This is one of the last weeks when baseball will have a clear field without any other major competition from other sports. This is not to say Indy, F1, NASCAR, MSL, WNBA, Golf, Tennis and other sports on television are not major nor that they are important. But this is one of the last weekends before football begins to take over the minds of those writing about sports and how football draws so many viewers.
Which got one to thinking about baseball and exactly how is the state-of-the-diamond today. Once known at ‘America’s favorite sport’, there has been much written and talked about the overtaking of football as the top sport in America. Is baseball the cricket of American sports?
Jonathan Mahler in the New York Times last year asked the question, “Is the Game Over?”. He stated that the best indicator of baseball’s decreasing significance is baseball’s national TV ratings compared to those of pro football.
While sitting at Heathrow in the British Air lounge, a family traveling together with a couple of teen age boys, were gathered around one of the television sets and all were deeply into the intricacies of a cricket match. But the rest of the lounge could care less. In thinking about the state of baseball today, were we going down that same road as cricket? And, has football really taken over?
The national TV ratings are one indicating factor of football’s attraction in the Fall. It has a week full of hype before their single game during the week and they draw for that single game, big numbers on the national stage. Allen Barra wrote in The Atlantic last year (10.30.13) that “There’s no disputing that fact that football championship-game viewership dwarfs baseball’s championship-series viewership. But ‘The World Series vs. the Super Bowl’ actually stopped being a contest decades ago. Since January 14, 1968, when the Green Bay Packers beat the Oakland Raiders before an estimated TV audience of over 39 million, the Super Bowl has consistently drawn more viewers. The most-watched World Series game ever was Game Seven of the 1986 series between the New York Mets and the Boston Red Sox, which was seen by around 38.9 million viewers.”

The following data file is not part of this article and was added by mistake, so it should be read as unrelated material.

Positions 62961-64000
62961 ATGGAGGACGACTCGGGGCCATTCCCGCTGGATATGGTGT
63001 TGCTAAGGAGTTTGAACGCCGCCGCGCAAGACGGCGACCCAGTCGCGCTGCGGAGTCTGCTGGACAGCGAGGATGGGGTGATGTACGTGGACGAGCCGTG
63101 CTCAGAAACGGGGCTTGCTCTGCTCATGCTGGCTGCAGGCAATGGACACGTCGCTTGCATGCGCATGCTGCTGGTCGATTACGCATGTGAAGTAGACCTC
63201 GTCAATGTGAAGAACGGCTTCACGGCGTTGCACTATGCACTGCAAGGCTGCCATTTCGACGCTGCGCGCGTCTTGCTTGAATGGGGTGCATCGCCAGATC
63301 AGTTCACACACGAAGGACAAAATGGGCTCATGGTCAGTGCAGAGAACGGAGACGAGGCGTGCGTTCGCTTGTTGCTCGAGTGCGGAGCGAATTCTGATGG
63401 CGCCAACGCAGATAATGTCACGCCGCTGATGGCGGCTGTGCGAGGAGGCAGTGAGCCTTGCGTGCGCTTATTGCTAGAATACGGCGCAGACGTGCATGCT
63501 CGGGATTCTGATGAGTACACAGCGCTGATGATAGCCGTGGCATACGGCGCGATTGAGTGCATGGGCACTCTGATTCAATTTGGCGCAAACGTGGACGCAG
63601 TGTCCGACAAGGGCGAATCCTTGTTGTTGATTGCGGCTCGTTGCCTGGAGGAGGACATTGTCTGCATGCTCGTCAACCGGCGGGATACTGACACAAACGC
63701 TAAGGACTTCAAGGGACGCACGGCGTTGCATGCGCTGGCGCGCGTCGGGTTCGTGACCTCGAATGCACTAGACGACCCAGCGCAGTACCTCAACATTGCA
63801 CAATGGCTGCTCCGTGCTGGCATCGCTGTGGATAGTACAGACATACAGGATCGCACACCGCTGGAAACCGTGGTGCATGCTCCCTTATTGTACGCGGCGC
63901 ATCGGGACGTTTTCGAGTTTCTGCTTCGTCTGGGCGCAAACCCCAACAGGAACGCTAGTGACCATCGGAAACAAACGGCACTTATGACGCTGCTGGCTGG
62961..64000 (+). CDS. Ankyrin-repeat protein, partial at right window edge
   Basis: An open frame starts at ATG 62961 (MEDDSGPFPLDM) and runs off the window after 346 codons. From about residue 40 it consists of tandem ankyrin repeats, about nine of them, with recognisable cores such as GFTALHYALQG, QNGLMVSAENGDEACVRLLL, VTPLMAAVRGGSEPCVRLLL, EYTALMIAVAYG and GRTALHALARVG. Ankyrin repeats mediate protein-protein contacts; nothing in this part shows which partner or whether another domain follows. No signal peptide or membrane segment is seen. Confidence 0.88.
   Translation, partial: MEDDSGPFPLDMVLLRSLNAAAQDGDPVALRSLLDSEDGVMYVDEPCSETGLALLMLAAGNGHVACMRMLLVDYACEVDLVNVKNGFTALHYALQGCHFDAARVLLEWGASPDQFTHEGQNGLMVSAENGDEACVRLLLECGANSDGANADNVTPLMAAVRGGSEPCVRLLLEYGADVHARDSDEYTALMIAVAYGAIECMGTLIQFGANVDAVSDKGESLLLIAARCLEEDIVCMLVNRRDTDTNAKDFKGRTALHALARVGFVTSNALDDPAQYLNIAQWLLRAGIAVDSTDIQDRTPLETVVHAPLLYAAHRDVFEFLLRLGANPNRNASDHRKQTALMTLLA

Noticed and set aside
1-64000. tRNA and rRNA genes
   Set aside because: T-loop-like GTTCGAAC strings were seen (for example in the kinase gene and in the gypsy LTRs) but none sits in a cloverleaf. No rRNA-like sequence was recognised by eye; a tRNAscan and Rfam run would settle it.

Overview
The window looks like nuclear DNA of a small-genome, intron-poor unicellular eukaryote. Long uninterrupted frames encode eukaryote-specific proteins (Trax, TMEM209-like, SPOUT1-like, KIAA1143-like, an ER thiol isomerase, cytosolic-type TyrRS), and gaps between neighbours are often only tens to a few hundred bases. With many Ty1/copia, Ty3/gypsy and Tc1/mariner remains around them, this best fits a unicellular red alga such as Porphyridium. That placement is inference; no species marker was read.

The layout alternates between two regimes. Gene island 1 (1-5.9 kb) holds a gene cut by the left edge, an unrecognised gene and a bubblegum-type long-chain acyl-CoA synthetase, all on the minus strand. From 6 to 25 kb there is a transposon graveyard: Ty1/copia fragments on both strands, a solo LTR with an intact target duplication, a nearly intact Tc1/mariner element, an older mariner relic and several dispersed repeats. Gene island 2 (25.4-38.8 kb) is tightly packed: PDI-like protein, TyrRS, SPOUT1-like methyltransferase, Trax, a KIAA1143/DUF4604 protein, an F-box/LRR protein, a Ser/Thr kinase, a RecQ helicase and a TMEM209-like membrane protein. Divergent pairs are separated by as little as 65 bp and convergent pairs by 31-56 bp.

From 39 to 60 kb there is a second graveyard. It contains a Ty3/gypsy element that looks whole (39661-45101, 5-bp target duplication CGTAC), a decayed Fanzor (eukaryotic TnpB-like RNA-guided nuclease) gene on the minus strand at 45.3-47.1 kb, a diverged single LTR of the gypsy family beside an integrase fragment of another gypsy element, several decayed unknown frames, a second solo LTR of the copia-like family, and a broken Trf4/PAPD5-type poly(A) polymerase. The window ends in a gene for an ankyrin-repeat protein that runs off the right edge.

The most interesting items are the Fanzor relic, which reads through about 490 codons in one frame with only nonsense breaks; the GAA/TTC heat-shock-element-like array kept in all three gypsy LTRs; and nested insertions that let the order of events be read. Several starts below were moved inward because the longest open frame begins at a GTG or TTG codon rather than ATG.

He also notes ‘Baseball’s appeal is largely regional, while football’s is national. Baseball is followed locally, generally by fans who go to games. Football is followed on TV by fans who seldom, if ever, go to the stadium to see the games in person: Back in 2000, a report by MLB’s Blue Ribbon Panel estimated that perhaps 96% of all of those who identify themselves as football fans have never been to a pro football game.”
In all honesty, baseball is one of the dominating television sporting events of all time. And it continues to draw huge, hidden numbers, dominating local numbers. For instance, on Friday evening, 16.104 million people watched broadcast television in America. In the meantime, on that evening, 17.213 million were watching cable television in America. Of that total, 5.591 million were watching baseball on local cable outlets throughout America. If baseball were all on one channel (or network), it would have ranked #3 behind CBS’ ‘Blue Bloods’ (5.91 million viewers) and NBC’s ‘Dateline (5.7 million viewers).
Five and one-half million viewers, on average for a game anytime during the week, multiplied by 162 games is one astounding total. It is also an whopping large amount of content. That is why cable operators are offering big bucks for baseball packages. And that is where the money is. Why? Because that is where the audience is, day in and day out. Take a look at some of the teams and you can see for yourself why baseball is dominant. In Milwaukee, while battling for a pennant, the Brewers can draw 40 some thousand into Miller Park. However, FOX Sports and the Brewers know they will draw 137,160 viewers on average. In New York, while the Yankees battle old age and have a hope for another chance at post season, they may fill their new park but they know 579,000 viewers will be watching YES and the game. You can’t build a ball park big enough to hold all those fans. And if you think that is big, try Toronto. While they may not fill the park every night, they draw an average of a half million fans on tv and a couple of weeks ago drew nearly 800,000 viewers.
Baseball IS America’s pastime. Nationally on TV it may not draw the huge numbers, but locally, it is king.